Interior design – or any design for that matter –both reflects and influences the cultural mindset of a people. Architecture and design have long given us clues into a culture’s morals and values, and when this design is particularly offensive or controversial, responses from both the public and the design industry can become heated.
This was the case with certain design elements in the recently-opened Ananas Bar and Brasserie in Sydney. The bar gained plenty of negative public attention after a review by restaurant critic Terry Durack revealed that the bathroom featured lip-shaped urinals. The design feature was almost unanimously slammed as ‘misogynist’ and a symptom of growing sexism in Australia.
Designed by Dutch artist Meike van Schijnde, the urinals, labeled ‘Kisses’, take their inspiration from the classic Rolling Stones lips and tongue logo, developed by John Pasche in the 1970s. While the interior designers of the space have said the functional bathroom design features are ‘playful’ and the restaurant itself called them ‘commonly used European design piece(s)’, Australian feminist Anne Summers has slammed the urinals as offering a rather disappointing glimpse into a sexist mentality that is still present in the country.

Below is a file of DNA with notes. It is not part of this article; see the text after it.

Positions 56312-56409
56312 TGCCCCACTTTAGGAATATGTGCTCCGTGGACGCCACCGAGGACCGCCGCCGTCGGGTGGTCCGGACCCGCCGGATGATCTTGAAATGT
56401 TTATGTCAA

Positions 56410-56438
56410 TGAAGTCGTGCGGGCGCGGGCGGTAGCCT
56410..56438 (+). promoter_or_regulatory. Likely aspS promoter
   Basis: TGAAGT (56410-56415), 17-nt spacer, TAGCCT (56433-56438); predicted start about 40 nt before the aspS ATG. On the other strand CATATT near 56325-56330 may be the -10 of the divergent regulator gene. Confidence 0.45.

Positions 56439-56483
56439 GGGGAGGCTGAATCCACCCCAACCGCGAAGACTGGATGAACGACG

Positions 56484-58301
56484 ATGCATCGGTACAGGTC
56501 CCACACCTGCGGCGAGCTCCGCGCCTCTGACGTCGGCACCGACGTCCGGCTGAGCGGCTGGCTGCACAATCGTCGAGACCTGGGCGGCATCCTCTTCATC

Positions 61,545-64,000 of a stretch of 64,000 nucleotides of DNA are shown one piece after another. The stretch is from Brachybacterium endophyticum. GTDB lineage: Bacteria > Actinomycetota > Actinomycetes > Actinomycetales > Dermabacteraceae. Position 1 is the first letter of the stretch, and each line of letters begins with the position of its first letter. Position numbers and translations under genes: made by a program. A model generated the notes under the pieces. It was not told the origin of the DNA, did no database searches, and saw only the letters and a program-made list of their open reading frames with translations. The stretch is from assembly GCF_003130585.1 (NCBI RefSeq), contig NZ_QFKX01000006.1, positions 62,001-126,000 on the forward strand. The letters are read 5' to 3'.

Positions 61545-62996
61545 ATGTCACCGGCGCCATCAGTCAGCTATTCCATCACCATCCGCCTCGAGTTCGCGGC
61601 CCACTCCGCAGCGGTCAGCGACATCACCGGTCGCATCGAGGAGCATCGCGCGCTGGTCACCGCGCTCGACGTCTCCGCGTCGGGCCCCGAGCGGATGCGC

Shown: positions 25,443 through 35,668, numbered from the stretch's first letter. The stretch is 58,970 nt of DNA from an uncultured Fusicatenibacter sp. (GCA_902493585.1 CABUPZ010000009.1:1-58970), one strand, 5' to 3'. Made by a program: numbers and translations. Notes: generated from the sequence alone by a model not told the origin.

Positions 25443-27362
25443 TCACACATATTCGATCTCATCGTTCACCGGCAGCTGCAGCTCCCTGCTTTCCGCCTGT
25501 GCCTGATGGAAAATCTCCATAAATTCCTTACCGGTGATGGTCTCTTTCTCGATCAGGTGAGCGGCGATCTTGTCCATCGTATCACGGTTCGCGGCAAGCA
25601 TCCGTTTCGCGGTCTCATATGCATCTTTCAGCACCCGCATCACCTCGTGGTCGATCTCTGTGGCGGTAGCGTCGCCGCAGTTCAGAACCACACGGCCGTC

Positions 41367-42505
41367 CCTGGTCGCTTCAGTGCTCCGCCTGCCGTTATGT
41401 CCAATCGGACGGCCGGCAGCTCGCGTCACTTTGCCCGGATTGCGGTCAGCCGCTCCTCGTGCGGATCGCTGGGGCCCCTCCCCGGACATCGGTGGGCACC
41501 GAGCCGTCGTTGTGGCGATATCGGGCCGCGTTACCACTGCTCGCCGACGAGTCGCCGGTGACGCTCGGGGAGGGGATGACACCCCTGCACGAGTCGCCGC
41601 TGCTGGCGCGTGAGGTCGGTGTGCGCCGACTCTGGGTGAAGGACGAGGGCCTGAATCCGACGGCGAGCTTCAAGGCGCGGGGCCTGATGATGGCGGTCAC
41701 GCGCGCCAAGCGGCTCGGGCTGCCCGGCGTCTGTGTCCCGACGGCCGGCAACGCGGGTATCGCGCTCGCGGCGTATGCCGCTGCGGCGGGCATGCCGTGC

“Misogyny is very widespread, and this is just an example of misogyny,” she says. “The concept is pretty challenging and confronting.”
Summers pointed out that the urinals were a mocking invitation to put their genitals into urinals that were shaped like women’s mouths.
Australia is, however, not the only country to take issue with this kind of design feature. Viennese women’s groups took similar urinals featured in public toilets in the Austrian capital to task and those urinals have since been removed.
The same fate has unfolded for the Sydney urinals, with a spokesperson for Ananas Bar and Brasserie releasing an apology and assuring that the offending features would be removed.
“We sincerely apologise if they have caused offence. They are being removed today,” says the spokesperson.
While the design features have been removed and their installation in the first place being defended with assurances that they were intended to be lighthearted, for many, the bathroom interior design has been all too revealing.